Well, I enjoyed the craftsmanship. That's still there. I can appreciate the more somber tone. Love reading about someone who is a casualty of the YV war. I love that Piggy was the protagonist. I like that direction. But I found the book rather joyless and a bit information laden. It's not helping that I never get a feel for the villain. Therefore I feel no real urgency to catch him. I'm more caught up in the characters than the plot. Allston's other Wraith books had more fun in them. It's still stronger material than Scourge, Apocalypse, Revan, and other recent SW fiction. It's just not as giddy as I was hoping for.

    In the end I'm wondering if it is "commercial" enough to entice Del Rey to have Allston write more books about the Wraiths. It feels like a more personal novel but I think it's slightly less accessible than the first 3 Wraith books.

    It is interesting the difference between a Wraith book written in the 1990's and one written today. This is a darker era and it's reflected in the writing. I can appreciate that. There were laughs. There were moments that felt like old times. I just felt a little cluttered with cast and an apathy towards the villain when I wouldn't have minded a smaller team and more character stuff.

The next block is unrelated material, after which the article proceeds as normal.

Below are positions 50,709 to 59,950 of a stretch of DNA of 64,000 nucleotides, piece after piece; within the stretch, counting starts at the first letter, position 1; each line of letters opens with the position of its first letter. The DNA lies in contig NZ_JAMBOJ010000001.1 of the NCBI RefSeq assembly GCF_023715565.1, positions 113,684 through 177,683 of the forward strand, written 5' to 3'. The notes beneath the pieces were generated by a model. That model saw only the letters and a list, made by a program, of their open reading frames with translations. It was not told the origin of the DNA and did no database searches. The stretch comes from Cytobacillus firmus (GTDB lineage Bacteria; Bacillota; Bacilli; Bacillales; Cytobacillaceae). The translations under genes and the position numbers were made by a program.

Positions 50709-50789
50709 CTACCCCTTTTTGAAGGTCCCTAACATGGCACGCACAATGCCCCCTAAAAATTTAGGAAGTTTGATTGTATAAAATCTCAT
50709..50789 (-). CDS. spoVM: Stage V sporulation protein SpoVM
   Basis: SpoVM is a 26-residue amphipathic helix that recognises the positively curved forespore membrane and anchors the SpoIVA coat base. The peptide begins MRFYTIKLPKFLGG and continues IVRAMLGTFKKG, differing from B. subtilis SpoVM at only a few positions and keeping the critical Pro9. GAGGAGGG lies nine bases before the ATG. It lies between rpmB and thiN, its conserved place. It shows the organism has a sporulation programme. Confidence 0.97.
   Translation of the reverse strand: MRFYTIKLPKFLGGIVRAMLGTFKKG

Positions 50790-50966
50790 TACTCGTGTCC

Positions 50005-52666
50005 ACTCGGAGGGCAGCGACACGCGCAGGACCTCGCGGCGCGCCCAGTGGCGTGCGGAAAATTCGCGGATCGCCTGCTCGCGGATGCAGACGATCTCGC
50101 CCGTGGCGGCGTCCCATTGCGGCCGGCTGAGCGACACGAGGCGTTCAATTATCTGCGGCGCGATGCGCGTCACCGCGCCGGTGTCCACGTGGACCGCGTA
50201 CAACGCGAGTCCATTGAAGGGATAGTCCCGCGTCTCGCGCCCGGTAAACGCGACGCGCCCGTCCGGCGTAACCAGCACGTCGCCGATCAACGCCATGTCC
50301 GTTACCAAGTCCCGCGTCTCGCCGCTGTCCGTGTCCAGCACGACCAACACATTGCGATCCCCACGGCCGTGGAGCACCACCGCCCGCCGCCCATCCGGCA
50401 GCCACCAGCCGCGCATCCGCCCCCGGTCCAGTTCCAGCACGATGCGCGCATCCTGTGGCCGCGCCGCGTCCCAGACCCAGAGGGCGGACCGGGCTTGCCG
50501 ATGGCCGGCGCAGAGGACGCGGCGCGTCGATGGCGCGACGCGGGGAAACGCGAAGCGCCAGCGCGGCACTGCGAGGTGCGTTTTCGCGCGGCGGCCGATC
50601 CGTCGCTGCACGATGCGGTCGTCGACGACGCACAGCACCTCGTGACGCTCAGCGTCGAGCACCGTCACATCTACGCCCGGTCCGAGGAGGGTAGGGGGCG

7.5
  13. jedimaster203 Force Ghost

    Member Since:
    Dec 19, 1999
    star 4
    9/10

    I thoroughly enjoyed having a minor, localized threat. Many complaints about the bad guy have been levied...but it wasn't a story about the Wraiths defeating a corrupt general. It was a story of, essentially, how Piggy got his groove back.

    I really hope we see more of these smaller scale, personal conflicts in future novels.

    Also, the characters were great. I was especially happy to see a heroic Vong.
    Katana_Sundancer and imiller like this.
  14. Havac Some Guy Who Moderates Lit

    Manager
    Member Since:
    Sep 29, 2005
    star 7
    Average score: 68.95/8 = 8.69
  15. imiller Force Ghost

    Member Since:
    Apr 26, 2004
    star 3
    What to say...

    The wait was long (two years after announcement!). The wait was torturous (leaked pages and hints and searchable on Amazon!). The wait was full of Fate of the Jedi (which...wasn't really satisfying).

    The wait was completely worth it.

    Allston managed to convince me that Piggy - or Voort, as he goes by in this book - was the correct character to go with in three short chapters - even as he developed the relationships and history he'd left at Solo Command well over a decade ago. Over forty years in-universe have passed - with too-brief cameos and development in the Enemy Lines novels (which cameos provide fodder for many of the non-legacy characters that make up the Wraiths here) - and the GFFA is a much darker, much harder place to live in. Voort's heartbreak, revealed in a familiar but not frustrating way through a few well-chosen flashbacks and dreams, provides the fan with a comparable journey to that which anyone who has followed the post-NJO era with increasing sadness and despair.